GadgeTell Review: Goal Zero’s Rock Out Speaker Provides Rugged Punch

Sections: Audio, Reviews, Speakers

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Goal Zero Rock Out portable speaker

I never expect too much from small portable speakers meant to connect to mp3 players and smartphones. There’s not much you can do to create a full, powerful sound when the goal’s to provide a quick and easy listen on the go, and besides, we’re talking compressed music files here, which is not exactly source material for the connoisseur.

Still, I was surprised by the Rock Out portable speaker from Goal Zero, which does its darnedest to prove that convenience and durability can come with a decent sound. Unlike some plug-in speakers, the Rock Out does not try to add depth by vibrating the desk or table its placed on; it’s got a wooden sound box and two 40mm speakers that do the bass boost work, which makes sense considering the Rock Out is not meant to be set down anywhere at all—it’s designed for camping, hiking, biking or generally moving around, with a cushioned carrying case that also protects your music player and a shock cord for hanging from tents or backpacks.

Add to this a 70dB SNR amplifier, powered by a lithium battery advertised to last 20 to 40 hours on a single charge—rechargeable via USB or the company’s Nomad 7 solar charger (sold separately)—and you’ve got a pretty nifty sonic companion for backwoods bushwhacking or campus trolling.

Goal Zero portable outdoor speaker

So give Goal Zero’s offering high marks for portability and functionality—but what about the rocking? As mentioned above, bass response is impressive for its small size, and the integrated, 4 ohm stereo speakers deliver a clean, fairly bright sound in the mid-range. The Rock On makes acoustic instruments shimmer but is sometimes a bit clashy and grating on the high end. Hendrix’s version of “All Along the Watchtower” sounded pretty good, but the ringing electric guitars on Big Star’s “Don’t Lie to Me” were tough to listen to in spots. Ironically, the Rock On was at its best with my kids’ top-40 music, providing plenty of pump and pop when cranking Owl City or Emily Osment.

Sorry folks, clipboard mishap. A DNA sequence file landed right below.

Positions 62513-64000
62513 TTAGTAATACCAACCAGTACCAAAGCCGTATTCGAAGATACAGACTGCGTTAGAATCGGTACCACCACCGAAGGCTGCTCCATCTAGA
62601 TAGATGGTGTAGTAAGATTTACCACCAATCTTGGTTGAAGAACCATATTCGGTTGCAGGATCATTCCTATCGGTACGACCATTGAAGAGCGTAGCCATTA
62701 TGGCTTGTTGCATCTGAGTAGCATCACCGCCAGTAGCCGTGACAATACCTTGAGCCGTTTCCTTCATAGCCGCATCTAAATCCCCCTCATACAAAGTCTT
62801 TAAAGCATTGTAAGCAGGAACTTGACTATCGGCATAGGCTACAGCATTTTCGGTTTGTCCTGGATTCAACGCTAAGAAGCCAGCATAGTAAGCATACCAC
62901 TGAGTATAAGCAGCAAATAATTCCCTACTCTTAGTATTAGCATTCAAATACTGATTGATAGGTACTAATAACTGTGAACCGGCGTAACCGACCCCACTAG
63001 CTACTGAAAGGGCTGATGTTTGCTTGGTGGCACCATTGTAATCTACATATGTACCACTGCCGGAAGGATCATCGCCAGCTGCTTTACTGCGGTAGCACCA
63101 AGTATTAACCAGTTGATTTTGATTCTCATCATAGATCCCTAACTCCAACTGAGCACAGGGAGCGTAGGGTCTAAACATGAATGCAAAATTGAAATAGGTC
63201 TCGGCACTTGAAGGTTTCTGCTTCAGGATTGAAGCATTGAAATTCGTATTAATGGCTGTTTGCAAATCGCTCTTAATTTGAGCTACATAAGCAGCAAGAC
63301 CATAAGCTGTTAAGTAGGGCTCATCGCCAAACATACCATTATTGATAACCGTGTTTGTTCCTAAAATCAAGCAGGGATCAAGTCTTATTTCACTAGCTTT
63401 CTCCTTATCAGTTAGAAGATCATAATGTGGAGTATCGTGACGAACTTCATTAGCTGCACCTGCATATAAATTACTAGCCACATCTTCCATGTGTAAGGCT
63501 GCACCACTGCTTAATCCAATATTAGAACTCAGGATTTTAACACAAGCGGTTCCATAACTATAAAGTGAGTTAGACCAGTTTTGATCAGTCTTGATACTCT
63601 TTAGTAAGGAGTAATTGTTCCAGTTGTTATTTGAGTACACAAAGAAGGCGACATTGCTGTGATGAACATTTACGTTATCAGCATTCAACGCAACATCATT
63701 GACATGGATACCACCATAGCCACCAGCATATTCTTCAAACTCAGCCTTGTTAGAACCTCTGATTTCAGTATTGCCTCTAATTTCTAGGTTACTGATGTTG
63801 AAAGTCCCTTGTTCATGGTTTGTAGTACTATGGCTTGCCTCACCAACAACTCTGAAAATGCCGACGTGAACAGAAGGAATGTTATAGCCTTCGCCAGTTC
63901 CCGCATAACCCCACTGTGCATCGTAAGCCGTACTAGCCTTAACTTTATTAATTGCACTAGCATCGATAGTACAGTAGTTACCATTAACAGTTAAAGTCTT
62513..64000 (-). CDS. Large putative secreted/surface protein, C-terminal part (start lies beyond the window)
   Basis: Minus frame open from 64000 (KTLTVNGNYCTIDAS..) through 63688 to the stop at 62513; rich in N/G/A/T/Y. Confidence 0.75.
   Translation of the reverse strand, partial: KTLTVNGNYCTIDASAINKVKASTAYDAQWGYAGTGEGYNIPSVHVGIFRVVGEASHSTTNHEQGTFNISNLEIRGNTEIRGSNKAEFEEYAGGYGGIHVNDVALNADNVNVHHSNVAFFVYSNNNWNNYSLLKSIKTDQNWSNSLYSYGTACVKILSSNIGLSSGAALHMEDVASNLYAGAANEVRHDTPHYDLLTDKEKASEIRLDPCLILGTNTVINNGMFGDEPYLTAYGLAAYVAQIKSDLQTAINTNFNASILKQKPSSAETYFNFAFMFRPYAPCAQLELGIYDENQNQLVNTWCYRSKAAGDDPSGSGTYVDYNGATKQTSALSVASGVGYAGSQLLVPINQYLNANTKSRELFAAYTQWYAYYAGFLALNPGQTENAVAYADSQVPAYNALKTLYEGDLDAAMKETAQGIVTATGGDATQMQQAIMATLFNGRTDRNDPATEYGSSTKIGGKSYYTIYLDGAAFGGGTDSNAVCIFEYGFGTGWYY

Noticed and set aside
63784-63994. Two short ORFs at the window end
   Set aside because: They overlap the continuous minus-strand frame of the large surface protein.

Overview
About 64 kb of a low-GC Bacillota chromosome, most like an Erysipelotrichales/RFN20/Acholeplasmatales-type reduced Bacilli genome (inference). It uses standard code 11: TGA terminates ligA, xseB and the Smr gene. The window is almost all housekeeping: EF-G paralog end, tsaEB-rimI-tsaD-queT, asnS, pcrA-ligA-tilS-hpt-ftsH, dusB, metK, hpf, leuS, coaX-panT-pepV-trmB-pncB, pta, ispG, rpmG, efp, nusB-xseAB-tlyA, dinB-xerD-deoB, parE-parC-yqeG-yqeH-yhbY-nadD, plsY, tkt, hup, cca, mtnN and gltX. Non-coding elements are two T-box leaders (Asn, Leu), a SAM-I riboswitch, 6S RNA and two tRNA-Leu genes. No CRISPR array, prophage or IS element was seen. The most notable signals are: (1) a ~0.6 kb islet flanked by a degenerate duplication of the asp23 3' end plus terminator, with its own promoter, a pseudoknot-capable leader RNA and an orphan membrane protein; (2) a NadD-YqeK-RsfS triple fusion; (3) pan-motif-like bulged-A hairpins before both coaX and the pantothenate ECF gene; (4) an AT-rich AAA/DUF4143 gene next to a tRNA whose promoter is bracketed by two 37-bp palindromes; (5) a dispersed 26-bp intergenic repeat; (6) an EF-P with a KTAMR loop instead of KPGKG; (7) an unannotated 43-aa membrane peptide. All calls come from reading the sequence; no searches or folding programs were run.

Drawbacks include the lack of a volume control anywhere on the speaker itself—requiring a user to unzip the pack to make any adjustments—and its chunky, 3” by 6” build, which is fine for the outdoors but would look like overkill paired with a laptop at Starbucks.

All in all, the Goal Zero delivers on what it promises, especially if your goal is a rugged, portable, take-anywhere music player. It’s a good value at $40.

Disclaimer: The Goal Zero Rock Out speaker was provided to GadgeTell for the purpose of this review.

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